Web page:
Card Set Information

2011-05-05 19:35:05

Show Answers:

  1. What is the difference between major and trace minerals?
    Major minerals are found in the body in amounts greater than five grams whereas trace minerals are found in amounts less than five grams.
  2. List the three most common major minerals found in the human body.
    Calcium, Phosphorus, Potassium
  3. List the four most common trace minerals found in the human body.
    Iron, Zinc, Copper, Iodine
  4. List minerals that are important for bone formation.

    What disease results in the reduction of bone mass?
    Calcium, Phosphorus, Magnesium, Fluoride

  5. What vitamin is imporant for the absorption of calcium?
    vitamin D
  6. Sodium can lead to an increase in _____ and most people consume a diet too _____ in sodium.
    blood pressure ; high
  7. Name the principal positively charged ion:

    inside the cell
    outside the cell
    • inside - Potassium
    • outside - Sodium
  8. What is the importance of Iron in the diet? What is the recommended amount for women of childbearing age?
    Iron is a component of both hemoglobin and myoglobin, oxygen carrying compounds.

    18 mg/day

    Note: copper is also a component of hemoglobin.
  9. What irreversible mental disorder can arise in infants from a deficiency in iodine during pregnancy?
  10. What is a goiter and what mineral is it associated with?
    A goiter is an enlarged thyroid gland that forms from an iodine deficiency or toxicity.
  11. Zinc is important for growth and immunity. What are some common food sources of zinc?
    meat, shellfish, milk/milk products
  12. ________ is a mineral that helps to maintain blood glucose levels along with insulin.
  13. minerals
    inorganic elements, they are not digested, but do regulate many body processes
  14. mineral functions
    body structure, water balance, energy production, gene expression, cofactors in enzyme systems, interact with other nutrients and components of diet
  15. electrolytes
    maintain water balance and nerve transmission
  16. electrolyte deficiency
    problems with acid/base balance, muscle cramps, confusion apathy constipation, heart beat and even death
  17. electrolyte toxicity
    potassium can cause heart to stop, sodium can cause high blood pressure
  18. sodium
    major cation in extracellular fluid- controlled by kidney
  19. sodium deficiency
    hyponatremia: muscle cramps
  20. toxicity of sodium
    edema or hypertension
  21. hypertension
    high blood pressure- major killer in US- damages arteries, kidneys, and heart. can be controlled by exercise and proper diet
  22. DASH diet
    focuses on more plant foods, especially 9-10 fruits and vegetables/day and choose lean meats and dairy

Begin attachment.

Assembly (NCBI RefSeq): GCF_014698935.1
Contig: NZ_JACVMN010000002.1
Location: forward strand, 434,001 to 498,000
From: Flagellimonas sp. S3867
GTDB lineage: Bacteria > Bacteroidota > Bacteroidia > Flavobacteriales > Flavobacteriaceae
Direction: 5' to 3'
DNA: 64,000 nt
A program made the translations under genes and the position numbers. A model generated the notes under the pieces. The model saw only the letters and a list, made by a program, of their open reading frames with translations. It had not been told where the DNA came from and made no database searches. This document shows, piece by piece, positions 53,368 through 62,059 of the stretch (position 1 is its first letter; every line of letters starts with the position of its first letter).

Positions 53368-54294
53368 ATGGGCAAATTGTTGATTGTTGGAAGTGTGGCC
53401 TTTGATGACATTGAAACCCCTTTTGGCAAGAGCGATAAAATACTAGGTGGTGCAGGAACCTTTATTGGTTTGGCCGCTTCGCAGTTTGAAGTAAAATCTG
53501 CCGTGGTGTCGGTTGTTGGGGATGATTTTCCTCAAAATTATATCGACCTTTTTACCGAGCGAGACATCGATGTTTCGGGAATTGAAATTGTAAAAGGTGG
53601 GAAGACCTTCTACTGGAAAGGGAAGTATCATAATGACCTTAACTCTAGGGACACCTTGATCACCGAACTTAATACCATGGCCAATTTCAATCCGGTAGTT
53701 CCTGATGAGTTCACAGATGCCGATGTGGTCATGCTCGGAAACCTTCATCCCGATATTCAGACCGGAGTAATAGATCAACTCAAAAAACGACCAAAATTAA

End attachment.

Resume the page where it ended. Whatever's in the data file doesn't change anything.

23. sources of sodium
    salts or processed and animal foods
  24. chloride
    major anion in extracellular fluid maintaining fluid balance and pH of body fluids and source for hydrochloric acid in stomach for digestion of foods
  25. toxicity of chloride
  26. sources of chloride
    salt, meats, milk, processed foods
  27. potassium
    major cation inside cell- most common electrolyte deficiency. may prevent or correct hypertension when balanced well with sodium. important in nerve impulse and muscle contraction. aids bone strength
  28. potassium deficiency
    muscle weakness and confusion
  29. potassium toxicity
    weakness and vomiting
  30. sources of potassium
    bananas, fresh fruits, vegetables and legumes
  31. toxicity in calcium
    stones in soft tissues like kidneys and arteries, nausea, vomiting, constipation and may interfere with zinc, iron, magnesium, and phosphorous
  32. phosporous
    85% in bones and teeth- the rest in DNA, phospholipids and ATP
  33. magnesium
    over half in bones, lots of enzymes, ATP catalyst. Mild to moderate deficiency is common in US
  34. magnesium deficiency:
    severe weakness and confusion is rare
  35. magnesium toxicity
    supplements only- diarrhea and dehydration
  36. sources of magnessium
    nuts, legumes, grains, and fish
  37. sulfur
    mostly in protein disulfide bridges, which shape protein molecules giving them functionality
  38. sulfur food sources
    protein foods and some food preservatives
  39. iron
    required in small amount- deficiency or toxicity can be fatal
  40. most of iron is found in ______ but some in _______
    hemoglobin, myoglobin
  41. zinc
    gene expression, many enzyme systems, immune functions, sexual maturity. better absorbed form animal food
  42. zinc requires transferrin carrier thus competes with ____ and _____
    iron and copper
  43. zinc deficiency:
    children retards growth, sexual maturity, and impairs wound healing
  44. toxicity of zinc
    vomiting diarrhea, headache, exhaustion, suppressed immune system
  45. iodine
    needed for thyroid hormone- thermostat regulating metabolism
  46. iodine deficiency
    deficiency- goiter or creatinism
  47. toxicity of iodine
    enlarges thyroid
  48. chromium
    enhances activity of insulin
  49. fluoride
    strengthens crystal deposits in bones and teeth- prevents cavities
  50. toxicity in fluoride
    excess can stain teeth during formation (fluorosis) or cause nerve damage and even death
  51. manganese
    bones, liver, kidney, pancreas- cofactor for enzymes
  52. sources of manganese
    nuts, whole grains, leafy vegetables
  53. molybdenum
    cofactor for several metalloenzymes
  54. sources of molybdenum
    legumes, cereals, organ meats